We are very lucky to have a large, purpose built and well equiped ICT suite, as you can see in the photographs above. All pupils have a timetabled ICT lesson each week, during which they are taught ICT skills. In addition, each year group has a timetabled opportunity to use the suite for cross-curricular sessions, where pupils put their ICT skills into practice.
The school is also wireless networked, so that our trolley of laptops can be used in any teaching space - pupils typically do topic research, prepare reports, create artwork, etc, in their own classrooms. The laptops are also used by teachers as part of class rewards schemes, so that there are times when pupils can choose the laptops as part of their 'Golden Time' or on other occasions.
There is also a small suite of networked computers (6) as part of the reference library, so that pupils can do research using CD-ROMS, DVD or on the Internet. The school library is also on-line within school, so that teachers and pupils can find out what books we have in the library on any subject.
At the same time as we are teaching pupils about Internet safety and how to use and interpret the vast array of information that we nowadays take for granted, Internet access is strictly controlled and all communications are filtered through the South-East Grid for Learning Gateway. The SEGfL provides a high standard of security and censorship. Parents and pupils are asked to sign the school's Internet Agreement and this is closely monitored and enforced, should that become necessary.
The following is taken from the National Curriculum for ICT
During Key Stage 2 pupils use a wider range of ICT tools and information sources to support their work in other subjects. They develop their research skills and decide what information is appropriate for their work. They begin to question the plausibility and quality of information. They learn how to amend their work and present it in a way that suits its audience.
Knowledge, skills and understanding
Finding things out
1. Pupils should be taught:
a. to talk about what information they need and how they can find and use it [for example, searching the internet or a CD-ROM, using printed material, asking people]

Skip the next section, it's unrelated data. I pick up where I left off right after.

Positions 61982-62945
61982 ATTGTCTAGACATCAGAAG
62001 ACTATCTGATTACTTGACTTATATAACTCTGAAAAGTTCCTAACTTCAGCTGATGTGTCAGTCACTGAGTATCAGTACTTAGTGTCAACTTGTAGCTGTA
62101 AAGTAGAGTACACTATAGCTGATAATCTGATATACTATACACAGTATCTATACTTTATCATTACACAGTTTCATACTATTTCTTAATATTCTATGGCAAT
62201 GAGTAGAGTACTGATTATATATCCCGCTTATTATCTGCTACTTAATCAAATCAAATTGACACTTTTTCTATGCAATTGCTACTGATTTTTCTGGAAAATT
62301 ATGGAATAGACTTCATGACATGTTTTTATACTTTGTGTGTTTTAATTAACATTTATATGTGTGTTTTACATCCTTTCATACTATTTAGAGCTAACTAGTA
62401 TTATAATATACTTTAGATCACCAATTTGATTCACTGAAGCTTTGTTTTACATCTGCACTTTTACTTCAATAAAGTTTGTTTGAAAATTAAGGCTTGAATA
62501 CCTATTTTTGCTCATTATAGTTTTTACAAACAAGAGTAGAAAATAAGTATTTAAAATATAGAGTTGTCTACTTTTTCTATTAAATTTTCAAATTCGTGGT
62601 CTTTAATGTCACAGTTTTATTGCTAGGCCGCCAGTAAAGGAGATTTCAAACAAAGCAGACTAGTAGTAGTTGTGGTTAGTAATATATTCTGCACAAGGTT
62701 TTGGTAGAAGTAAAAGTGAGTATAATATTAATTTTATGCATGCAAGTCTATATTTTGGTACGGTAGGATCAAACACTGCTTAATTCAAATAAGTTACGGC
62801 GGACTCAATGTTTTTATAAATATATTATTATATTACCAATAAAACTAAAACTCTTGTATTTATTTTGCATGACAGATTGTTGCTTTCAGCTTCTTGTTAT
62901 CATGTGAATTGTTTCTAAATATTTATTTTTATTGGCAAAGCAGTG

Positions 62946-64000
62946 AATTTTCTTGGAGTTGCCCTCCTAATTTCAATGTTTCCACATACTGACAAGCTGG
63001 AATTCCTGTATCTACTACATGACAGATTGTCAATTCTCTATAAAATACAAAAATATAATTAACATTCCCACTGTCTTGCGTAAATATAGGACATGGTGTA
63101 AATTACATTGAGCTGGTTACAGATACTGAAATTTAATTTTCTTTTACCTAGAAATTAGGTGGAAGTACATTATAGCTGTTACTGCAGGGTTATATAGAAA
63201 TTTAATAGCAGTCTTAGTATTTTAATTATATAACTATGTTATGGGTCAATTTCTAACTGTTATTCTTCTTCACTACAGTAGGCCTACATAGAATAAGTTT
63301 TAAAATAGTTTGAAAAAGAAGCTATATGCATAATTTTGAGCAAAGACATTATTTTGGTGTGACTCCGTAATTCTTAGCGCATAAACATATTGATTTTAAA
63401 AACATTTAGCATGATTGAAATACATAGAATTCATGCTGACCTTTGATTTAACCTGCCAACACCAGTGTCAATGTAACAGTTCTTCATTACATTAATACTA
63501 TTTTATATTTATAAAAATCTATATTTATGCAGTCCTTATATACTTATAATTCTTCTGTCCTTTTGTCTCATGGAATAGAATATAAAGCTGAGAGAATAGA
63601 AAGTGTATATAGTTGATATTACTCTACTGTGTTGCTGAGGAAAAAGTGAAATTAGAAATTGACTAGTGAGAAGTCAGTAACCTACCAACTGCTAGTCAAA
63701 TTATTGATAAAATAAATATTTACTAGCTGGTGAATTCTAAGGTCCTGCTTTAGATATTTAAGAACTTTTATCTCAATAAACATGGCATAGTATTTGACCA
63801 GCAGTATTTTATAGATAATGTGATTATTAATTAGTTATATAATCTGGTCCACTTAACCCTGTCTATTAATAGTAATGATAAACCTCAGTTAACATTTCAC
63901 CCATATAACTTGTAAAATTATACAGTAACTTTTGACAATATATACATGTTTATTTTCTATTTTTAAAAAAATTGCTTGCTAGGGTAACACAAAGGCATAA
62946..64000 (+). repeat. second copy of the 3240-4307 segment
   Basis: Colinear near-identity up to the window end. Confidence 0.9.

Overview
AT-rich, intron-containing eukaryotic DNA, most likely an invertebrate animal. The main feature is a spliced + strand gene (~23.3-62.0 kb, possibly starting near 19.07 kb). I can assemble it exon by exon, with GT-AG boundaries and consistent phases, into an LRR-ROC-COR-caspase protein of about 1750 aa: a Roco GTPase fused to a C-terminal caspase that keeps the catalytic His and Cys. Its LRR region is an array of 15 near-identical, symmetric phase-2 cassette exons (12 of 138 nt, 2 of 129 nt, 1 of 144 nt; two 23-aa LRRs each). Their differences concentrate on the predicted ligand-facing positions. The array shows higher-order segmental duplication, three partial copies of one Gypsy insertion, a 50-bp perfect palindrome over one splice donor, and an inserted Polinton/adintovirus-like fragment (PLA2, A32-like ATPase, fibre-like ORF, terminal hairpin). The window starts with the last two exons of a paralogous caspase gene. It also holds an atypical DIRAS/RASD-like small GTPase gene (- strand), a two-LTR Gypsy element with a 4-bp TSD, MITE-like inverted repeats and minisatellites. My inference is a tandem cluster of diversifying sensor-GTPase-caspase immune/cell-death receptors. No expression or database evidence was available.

b. how to prepare information for development using ICT, including selecting suitable sources, finding information, classifying it and checking it for accuracy [for example, finding information from books or newspapers, creating a class database, classifying by characteristics and purposes, checking the spelling of names is consistent]
c. to interpret information, to check it is relevant and reasonable and to think about what might happen if there were any errors or omissions.
Developing ideas and making things happen
2. Pupils should be taught:
a. how to develop and refine ideas by bringing together, organising and reorganising text, tables, images and sound as appropriate [for example, desktop publishing, multimedia presentations]
b. how to create, test, improve and refine sequences of instructions to make things happen and to monitor events and respond to them [for example, monitoring changes in temperature, detecting light levels and turning on a light]
c. to use simulations and explore models in order to answer 'What if ... ?' questions, to investigate and evaluate the effect of changing values and to identify patterns and relationships [for example, simulation software, spreadsheet models].
Exchanging and sharing information
3. Pupils should be taught:
a. how to share and exchange information in a variety of forms, including e-mail [for example, displays, posters, animations, musical compositions]
b. to be sensitive to the needs of the audience and think carefully about the content and quality when communicating information [for example, work for presentation to other pupils, writing for parents, publishing on the internet].
Reviewing, modifying and evaluating work as it progresses
4. Pupils should be taught to:
a. review what they and others have done to help them develop their ideas
b. describe and talk about the effectiveness of their work with ICT, comparing it with other methods and considering the effect it has on others [for example, the impact made by a desktop-published newsletter or poster]
c. talk about how they could improve future work.
Breadth of study
5. During the key stage, pupils should be taught the knowledge, skills and understanding through:
a. working with a range of information to consider its characteristics and purposes [for example, collecting factual data from the internet and a class survey to compare the findings]
b. working with others to explore a variety of information sources and ICT tools [for example, searching the internet for information about a different part of the world, designing textile patterns using graphics software, using ICT tools to capture and change sounds]
c. investigating and comparing the uses of ICT inside and outside school